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  • MuscleTech Anarchy

    MuscleTech Anarchy - Creatine-Free

    MuscleTech’s Pre for 2015

    The latest in a long line of pre workouts from the supplement giant, this one might be our favorite. It’s a bit more on the energy side than the pump side, and like iForce, it sticks to ingredients that are meant for boosting this workout’s effects.

    It was just released at the time of writing, so we look forward to the price dropping as time goes on.

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  • MAN Sports Game Day

    Game Day is a pretty aggressive pre workout that has a pretty intense energy mix that lives up to its name. It also uses GPLC (glycine propionyl l-carnitine), which provides a different sort of pump since most other products don’t use it.

    This is a great change-up pre workout when everything else is getting boring.

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Notice that several of the products mentioned above are on our Top 10 Pre Workout Supplements list. There are dozens of others, so take a look at your situation, and ask yourself, “Am I getting at least 3g per day? What about off days?”

The industry’s double-standard

One last note. We find it interesting that nearly no stimulant-free pre workout pump supplements contain any creatine. This is a growingly popular category, and these pump products are almost always geared towards the muscle-building market.

So why isn’t creatine in the stim-free products that are universally marketed towards those who’d actually use the ingredient, while so many concentrates marketed for “everyone” do get underdosed creatine?

The answer to that question might be the rationale for this whole mess.

Our guess is this: On top of the upsells mentioned above, it comes from a form of laziness. Rather than educate the average consumer on why they should get efficacious amounts, some brands lazily figured, “Oh, these people aren’t going to buy bulk creatine, so ~1g is better than nothing.”

And while that may be “correct”, but that doesn’t make it right.

Long story short.

If nothing else, it might be time to go get a cheap tub. $15 worth will last you the majority of the year, and creatine is simply too good and too cheap to half-ass.

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References

  1. Google.com; Pub Med search for “site:nih.gov creatine supplementation
  2. Greenwood, M; Molecular and Cellular Biochemistry; “Creatine supplementation during college football training does not increase the incidence of cramping or injury.”; February 2003
  3. Groeneveld, GJ; International Journal of Sports Medicine; “Few adverse effects of long-term creatine supplementation in a placebo-controlled trial.”; May 2005
  4. Poortmans, J; Long-term oral creatine supplementation does not impair renal function in healthy athletes.; Physiological Chemistry, Higher Institute of Physical Education and Physiotherapy, University of Brussels; 1999
  5. Mayhew, D; Effects of long-term creatine supplementation on liver and kidney functions in American college football players.; Exercise Science Program, Truman State University; 2002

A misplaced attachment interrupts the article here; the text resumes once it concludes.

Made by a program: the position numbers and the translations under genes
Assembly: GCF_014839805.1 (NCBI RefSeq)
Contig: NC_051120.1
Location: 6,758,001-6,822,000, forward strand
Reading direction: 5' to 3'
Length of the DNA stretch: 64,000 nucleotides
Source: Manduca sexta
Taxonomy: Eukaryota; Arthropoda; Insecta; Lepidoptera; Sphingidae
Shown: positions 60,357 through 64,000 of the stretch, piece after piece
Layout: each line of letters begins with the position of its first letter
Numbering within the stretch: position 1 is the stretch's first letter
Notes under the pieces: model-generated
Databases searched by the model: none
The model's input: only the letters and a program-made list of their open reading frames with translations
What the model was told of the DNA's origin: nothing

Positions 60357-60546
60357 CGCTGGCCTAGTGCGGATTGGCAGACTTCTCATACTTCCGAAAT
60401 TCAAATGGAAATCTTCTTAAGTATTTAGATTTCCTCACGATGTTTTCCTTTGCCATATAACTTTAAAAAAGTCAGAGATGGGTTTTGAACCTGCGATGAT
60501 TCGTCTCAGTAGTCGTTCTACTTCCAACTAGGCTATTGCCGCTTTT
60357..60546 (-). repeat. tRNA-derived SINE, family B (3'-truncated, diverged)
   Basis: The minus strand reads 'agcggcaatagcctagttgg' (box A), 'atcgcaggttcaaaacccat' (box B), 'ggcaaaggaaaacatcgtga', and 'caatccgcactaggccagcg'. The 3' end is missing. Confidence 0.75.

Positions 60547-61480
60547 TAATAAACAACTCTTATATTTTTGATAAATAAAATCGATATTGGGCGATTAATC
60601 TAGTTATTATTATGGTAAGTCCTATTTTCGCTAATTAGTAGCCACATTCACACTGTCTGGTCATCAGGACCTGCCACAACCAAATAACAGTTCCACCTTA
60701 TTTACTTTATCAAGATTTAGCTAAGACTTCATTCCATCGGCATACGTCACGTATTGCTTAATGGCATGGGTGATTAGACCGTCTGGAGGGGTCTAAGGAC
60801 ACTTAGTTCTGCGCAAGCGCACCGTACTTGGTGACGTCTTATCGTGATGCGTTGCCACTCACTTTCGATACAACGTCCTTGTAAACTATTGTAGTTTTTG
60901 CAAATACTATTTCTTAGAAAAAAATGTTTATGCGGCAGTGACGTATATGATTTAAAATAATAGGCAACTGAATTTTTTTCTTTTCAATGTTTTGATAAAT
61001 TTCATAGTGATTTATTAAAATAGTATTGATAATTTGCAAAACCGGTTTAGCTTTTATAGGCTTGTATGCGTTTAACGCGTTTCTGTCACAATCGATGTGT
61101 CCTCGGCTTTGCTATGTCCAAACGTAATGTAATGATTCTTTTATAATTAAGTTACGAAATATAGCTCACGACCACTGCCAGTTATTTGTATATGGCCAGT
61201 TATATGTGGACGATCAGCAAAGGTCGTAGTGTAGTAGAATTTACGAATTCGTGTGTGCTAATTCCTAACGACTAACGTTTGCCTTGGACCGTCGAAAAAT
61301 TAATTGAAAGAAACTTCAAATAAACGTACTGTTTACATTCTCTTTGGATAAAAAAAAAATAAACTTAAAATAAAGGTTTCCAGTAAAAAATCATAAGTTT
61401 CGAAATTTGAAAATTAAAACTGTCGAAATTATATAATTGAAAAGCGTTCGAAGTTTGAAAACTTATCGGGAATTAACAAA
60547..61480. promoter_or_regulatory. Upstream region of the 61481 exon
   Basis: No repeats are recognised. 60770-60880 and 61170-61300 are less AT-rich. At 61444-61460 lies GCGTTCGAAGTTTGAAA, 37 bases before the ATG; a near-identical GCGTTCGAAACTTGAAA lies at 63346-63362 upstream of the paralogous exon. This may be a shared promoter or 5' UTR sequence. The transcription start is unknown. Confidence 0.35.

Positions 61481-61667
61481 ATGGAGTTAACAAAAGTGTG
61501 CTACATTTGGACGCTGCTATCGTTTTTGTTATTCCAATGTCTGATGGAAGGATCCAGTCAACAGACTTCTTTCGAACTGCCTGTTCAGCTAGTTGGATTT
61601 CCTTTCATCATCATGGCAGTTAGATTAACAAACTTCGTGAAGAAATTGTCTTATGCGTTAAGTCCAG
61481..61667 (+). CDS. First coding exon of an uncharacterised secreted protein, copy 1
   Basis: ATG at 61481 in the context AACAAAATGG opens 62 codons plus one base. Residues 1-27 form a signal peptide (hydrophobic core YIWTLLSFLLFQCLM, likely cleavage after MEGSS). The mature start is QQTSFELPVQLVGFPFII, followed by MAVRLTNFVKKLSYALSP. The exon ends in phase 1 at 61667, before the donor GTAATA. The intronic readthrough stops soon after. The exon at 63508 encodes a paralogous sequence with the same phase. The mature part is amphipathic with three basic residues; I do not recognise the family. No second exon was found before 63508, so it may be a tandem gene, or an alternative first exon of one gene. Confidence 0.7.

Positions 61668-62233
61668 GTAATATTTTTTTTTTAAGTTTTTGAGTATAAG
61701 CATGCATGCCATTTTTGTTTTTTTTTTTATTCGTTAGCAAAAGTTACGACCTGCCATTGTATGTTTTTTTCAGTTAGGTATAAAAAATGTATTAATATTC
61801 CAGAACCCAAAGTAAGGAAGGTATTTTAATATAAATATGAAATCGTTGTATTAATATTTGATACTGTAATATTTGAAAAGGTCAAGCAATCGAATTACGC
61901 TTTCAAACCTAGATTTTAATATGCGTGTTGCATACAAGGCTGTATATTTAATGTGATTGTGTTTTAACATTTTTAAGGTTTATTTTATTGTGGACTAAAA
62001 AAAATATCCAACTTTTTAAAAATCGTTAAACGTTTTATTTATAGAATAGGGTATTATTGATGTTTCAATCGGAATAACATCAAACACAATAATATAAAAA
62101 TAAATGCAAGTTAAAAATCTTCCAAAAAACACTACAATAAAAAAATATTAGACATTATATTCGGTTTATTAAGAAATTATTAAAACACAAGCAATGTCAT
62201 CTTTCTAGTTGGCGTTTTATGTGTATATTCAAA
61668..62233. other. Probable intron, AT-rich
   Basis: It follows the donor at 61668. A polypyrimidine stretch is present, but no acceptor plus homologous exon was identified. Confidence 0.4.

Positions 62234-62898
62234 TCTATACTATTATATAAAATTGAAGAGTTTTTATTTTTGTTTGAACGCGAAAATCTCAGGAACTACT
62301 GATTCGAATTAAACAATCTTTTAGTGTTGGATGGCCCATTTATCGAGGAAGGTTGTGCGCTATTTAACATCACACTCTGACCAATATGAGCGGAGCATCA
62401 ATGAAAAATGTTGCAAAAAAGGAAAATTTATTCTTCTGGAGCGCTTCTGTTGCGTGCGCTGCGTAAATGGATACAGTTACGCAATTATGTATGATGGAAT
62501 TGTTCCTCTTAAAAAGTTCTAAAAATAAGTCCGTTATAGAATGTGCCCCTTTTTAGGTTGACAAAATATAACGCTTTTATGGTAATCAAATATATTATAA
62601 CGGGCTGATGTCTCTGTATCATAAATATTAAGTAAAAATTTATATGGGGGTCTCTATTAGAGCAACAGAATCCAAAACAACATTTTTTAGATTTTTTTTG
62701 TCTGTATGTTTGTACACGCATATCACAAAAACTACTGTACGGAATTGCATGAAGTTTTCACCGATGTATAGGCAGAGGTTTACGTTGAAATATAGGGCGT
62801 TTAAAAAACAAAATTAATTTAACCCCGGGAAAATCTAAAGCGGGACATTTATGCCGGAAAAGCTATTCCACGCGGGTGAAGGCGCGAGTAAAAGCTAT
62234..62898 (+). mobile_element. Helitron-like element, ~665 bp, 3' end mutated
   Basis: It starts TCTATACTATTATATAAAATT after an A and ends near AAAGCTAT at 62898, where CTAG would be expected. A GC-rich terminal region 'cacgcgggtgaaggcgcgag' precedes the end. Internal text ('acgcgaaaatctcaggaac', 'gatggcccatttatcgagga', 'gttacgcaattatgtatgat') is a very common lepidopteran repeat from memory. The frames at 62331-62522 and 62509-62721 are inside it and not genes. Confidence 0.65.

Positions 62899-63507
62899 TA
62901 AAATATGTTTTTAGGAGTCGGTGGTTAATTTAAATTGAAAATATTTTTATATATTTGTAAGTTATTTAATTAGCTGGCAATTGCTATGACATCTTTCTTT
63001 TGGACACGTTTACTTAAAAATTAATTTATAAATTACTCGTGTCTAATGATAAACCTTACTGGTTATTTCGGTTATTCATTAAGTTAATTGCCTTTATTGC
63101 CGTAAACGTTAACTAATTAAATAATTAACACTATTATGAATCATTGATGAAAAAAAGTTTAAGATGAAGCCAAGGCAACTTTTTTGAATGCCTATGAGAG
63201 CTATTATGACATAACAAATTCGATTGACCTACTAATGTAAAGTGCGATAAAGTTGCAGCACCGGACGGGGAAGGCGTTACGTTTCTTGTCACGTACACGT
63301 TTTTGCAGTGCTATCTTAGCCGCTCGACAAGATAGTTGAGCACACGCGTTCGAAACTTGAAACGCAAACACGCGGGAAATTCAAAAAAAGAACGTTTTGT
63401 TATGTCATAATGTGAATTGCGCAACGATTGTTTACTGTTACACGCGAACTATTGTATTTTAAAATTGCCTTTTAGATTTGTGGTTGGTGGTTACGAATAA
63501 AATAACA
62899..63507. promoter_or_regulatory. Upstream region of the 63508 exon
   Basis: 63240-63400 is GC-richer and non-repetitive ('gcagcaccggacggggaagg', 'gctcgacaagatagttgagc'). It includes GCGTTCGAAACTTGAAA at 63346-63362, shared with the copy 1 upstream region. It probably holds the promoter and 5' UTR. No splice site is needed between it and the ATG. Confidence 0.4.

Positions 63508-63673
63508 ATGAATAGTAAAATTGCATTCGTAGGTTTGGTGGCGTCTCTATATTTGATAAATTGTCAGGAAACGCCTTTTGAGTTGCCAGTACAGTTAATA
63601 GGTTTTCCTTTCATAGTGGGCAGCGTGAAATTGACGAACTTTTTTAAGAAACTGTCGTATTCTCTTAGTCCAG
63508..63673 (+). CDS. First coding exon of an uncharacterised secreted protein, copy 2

6. Gualano, B; Effect of short-term high-dose creatine supplementation on measured GFR in a young man with a single kidney.; Laboratory of Nutrition and Metabolism Applied to Exercise, School of Physical Education and Sport, University of São Paulo; 2010
  7. Okudan, N; Journal of Sports Medicine and Physical Fitness; “The effects of creatine supplementation on performance during the repeated bouts of supramaximal exercise.”; Dec 2005
  8. Anomasiri, W; Journal of the Medical Association of Thailand; “Low dose creatine supplementation enhances sprint phase of 400 meters swimming performance.”; September 2004
  9. Antonio, J; Journal of The International Society of Sports Nutrition; “The effects of pre versus post workout supplementation of creatine monohydrate on body composition and strength.”; August 2013
  10. Tarnopolsky, M; Neurology; “Creatine monohydrate increases strength in patients with neuromuscular disease.”; March 1999
  11. Cancela P; British Journal of Sports Nutrition; “Creatine supplementation does not affect clinical health markers in football players.”; September 2008
  12. Buford, T; Journal of The International Society of Sports Nutrition; “International Society of Sports Nutrition position stand: creatine supplementation and exercise”; August 2007
  13. XingPing Fine Chemical Stock Co.; Creatine Nitrate Molecular Weight; ChemNet; 2013
  14. Rosco1011; creatine in cellucor C4 Extreme; forum.bodybuilding.com/showthread.php?t=133093803; Bodybuilding Forums; 2011
  15. Afroseth; C4 with extra creatine?; forum.bodybuilding.com/showthread.php?t=134219851; Bodybuilding Forums; 2011
  16. Cbeezy77; New MP assault 2014 creatine content; forum.bodybuilding.com/showthread.php?t=162668331; Bodybuilding Forums; 2014
  17. RoyalsHawks87; Creatine amount in Muscle Pharm Assault; forum.bodybuilding.com/showthread.php?t=161604483; Bodybuilding Forums; 2014
  18. Robert5891; Aware me on Labrada PE1; forum.bodybuilding.com/showthread.php?t=164372761&p=1298346431&viewfull=1#post1298346431; Bodybuilding Forums; 2014
  19. GetNitramine.com; Why There’s No Creatine in the Nitramine Pre Workout; 2014